Although he was celebrated for his wit and learning, there was an excellence in his character more amiable than all his other qualifications: I mean the goodness of his heart . . . He laughs as jovially as an attendant upon Bacchus, but continues as sober and considerate as a disciple of Socrates.6

Similarly, Dr. Samuel Johnson noted in his Life of Pope:

Arbuthnot was a man of great comprehension, skilful in his profession, versed in the sciences, acquainted with ancient literature, and able to animate his mass of knowledge by a bright and active imagination; a scholar with great brilliancy of wit. . . .

Having suffered from obesity and asthma for many years he retired in 1734 to Hampstead, but soon moved to Cork Street, Burlington Gardens. A letter to Pope in July 1734 related: “A recovery in my case, and at my age, is impossible; the kindest wish of my friends is Euthanasia.” He died on 27 February 1735, and was buried at St. James’s Church, Piccadilly. He left a son and two daughters. A fine portrait by Jervas is on the staircase at the Royal College of Physicians, London. Munk’s roll records: 7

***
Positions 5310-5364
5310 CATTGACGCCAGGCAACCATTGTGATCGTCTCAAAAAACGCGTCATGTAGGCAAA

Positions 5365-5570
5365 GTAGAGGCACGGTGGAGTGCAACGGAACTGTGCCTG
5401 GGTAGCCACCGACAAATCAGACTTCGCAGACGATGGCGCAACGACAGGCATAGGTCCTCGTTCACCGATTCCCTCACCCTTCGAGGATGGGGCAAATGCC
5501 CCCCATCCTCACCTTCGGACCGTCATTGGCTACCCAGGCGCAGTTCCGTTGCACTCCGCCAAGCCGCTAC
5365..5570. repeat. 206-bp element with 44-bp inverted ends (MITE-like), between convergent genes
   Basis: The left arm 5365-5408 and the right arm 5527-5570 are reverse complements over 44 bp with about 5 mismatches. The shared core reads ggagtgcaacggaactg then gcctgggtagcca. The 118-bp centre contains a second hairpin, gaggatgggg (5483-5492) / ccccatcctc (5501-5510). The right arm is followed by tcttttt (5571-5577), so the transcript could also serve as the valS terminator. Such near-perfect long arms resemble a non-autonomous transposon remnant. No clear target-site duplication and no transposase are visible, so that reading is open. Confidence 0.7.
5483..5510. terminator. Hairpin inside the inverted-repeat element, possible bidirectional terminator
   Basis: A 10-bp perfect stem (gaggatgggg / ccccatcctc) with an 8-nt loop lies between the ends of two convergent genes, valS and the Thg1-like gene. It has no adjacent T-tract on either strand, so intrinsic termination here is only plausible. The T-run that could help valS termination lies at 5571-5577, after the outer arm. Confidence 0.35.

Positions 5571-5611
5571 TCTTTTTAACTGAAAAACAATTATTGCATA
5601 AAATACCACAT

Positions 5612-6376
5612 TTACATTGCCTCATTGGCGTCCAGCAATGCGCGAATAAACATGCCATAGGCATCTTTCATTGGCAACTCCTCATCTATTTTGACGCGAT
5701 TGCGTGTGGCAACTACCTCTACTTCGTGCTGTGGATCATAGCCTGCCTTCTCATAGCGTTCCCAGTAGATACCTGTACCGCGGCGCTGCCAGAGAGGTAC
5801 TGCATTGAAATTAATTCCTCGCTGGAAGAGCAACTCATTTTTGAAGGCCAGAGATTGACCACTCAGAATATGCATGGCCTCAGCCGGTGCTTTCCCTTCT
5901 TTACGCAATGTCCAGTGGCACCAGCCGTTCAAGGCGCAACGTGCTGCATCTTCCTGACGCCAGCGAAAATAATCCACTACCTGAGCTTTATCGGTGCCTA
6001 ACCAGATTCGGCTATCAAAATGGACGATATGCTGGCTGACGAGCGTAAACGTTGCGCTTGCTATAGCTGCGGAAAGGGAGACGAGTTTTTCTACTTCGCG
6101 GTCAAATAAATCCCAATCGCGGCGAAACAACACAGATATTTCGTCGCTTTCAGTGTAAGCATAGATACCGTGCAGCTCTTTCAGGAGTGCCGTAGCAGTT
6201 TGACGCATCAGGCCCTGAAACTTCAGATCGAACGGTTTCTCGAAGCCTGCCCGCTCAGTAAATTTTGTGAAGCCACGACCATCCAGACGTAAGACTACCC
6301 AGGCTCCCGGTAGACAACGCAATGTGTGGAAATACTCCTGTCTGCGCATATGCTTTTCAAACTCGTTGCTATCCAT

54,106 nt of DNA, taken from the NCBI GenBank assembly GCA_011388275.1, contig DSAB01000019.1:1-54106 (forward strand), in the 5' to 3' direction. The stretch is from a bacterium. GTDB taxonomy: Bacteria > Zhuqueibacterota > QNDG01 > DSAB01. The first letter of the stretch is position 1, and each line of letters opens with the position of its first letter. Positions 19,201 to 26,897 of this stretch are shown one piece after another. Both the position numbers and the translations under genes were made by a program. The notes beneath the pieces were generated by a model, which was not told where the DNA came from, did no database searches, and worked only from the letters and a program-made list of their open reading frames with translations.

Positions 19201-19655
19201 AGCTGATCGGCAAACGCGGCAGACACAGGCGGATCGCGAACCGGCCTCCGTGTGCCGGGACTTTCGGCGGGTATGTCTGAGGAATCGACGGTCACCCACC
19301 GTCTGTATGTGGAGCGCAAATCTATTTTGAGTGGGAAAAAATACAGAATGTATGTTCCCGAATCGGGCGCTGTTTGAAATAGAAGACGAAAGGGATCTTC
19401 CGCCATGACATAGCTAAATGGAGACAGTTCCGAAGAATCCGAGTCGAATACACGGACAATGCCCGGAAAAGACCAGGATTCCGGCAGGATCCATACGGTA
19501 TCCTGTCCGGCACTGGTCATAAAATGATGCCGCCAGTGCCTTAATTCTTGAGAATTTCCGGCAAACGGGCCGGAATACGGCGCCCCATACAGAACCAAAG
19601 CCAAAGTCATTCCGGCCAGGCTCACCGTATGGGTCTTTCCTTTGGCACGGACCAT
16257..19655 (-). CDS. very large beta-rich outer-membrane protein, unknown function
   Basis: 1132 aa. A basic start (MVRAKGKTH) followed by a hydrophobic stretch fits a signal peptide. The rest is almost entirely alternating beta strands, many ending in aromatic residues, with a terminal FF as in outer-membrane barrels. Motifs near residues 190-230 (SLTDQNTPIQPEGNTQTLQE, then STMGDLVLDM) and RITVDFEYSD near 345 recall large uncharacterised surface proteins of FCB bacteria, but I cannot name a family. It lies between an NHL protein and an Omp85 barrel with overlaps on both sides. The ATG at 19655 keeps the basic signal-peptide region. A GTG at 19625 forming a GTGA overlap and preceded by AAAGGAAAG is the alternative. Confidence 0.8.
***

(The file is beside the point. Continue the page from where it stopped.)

Few men have been more esteemed, none have left behind a character for learning, or for the most elevated social, moral and religious virtues. The language of eulogy has been well nigh exhausted upon him . . .

When the poet Alexander Pope was ill, Arbuthnot attended him. Pope dedicated an Epistle to Dr. Arbuthnot soon after Arbuthnot’s death. It is one of the few places where Pope mentions his own ill health and he praises Arburthnot for helping him maintain “This long disease, my life.” Some of his remaining writings are held at Arbuthnot’s works, Project Gutenberg.8



  1. From a manuscript found in the cabinet of Sir Humphry Polesworth in 1712



  1. Ross A.  Arbuthnot John. Dictionary of National Biography. London: Oxford University Press, 2004.
  2. Westfall, Richard S. Galileo Project
  3. Arbuthnot J.  An argument for divine providence, taken from the constant regularity observed in the births of both sexes. Philosophical Transactions Royal Society 1710 (27, no. 328),
  4. “John Arbuthnot” Encyclopædia Britannica
  5. Aitken GA. The Life and Works of John Arbuthnot, (Oxford, 1892).
  6. Chambers, Robert. A Biographical Dictionary of Eminent Scotsmen … Glasgow, Blackie & Son 1835. Volume 1, pp. 45-57.
  7. Munk’s Roll. Lives of the Fellows of the Royal College of Physicians of London, Vol II (1701 – 1800). London: Published by the College. 1984.  Pp. 27-32.
  8. Project Gutenberg (Arbuthnot)



JMS PEARCE, MD, FRCP (London), is a retired neurologist and author with a particular interest in the history of science and medicine.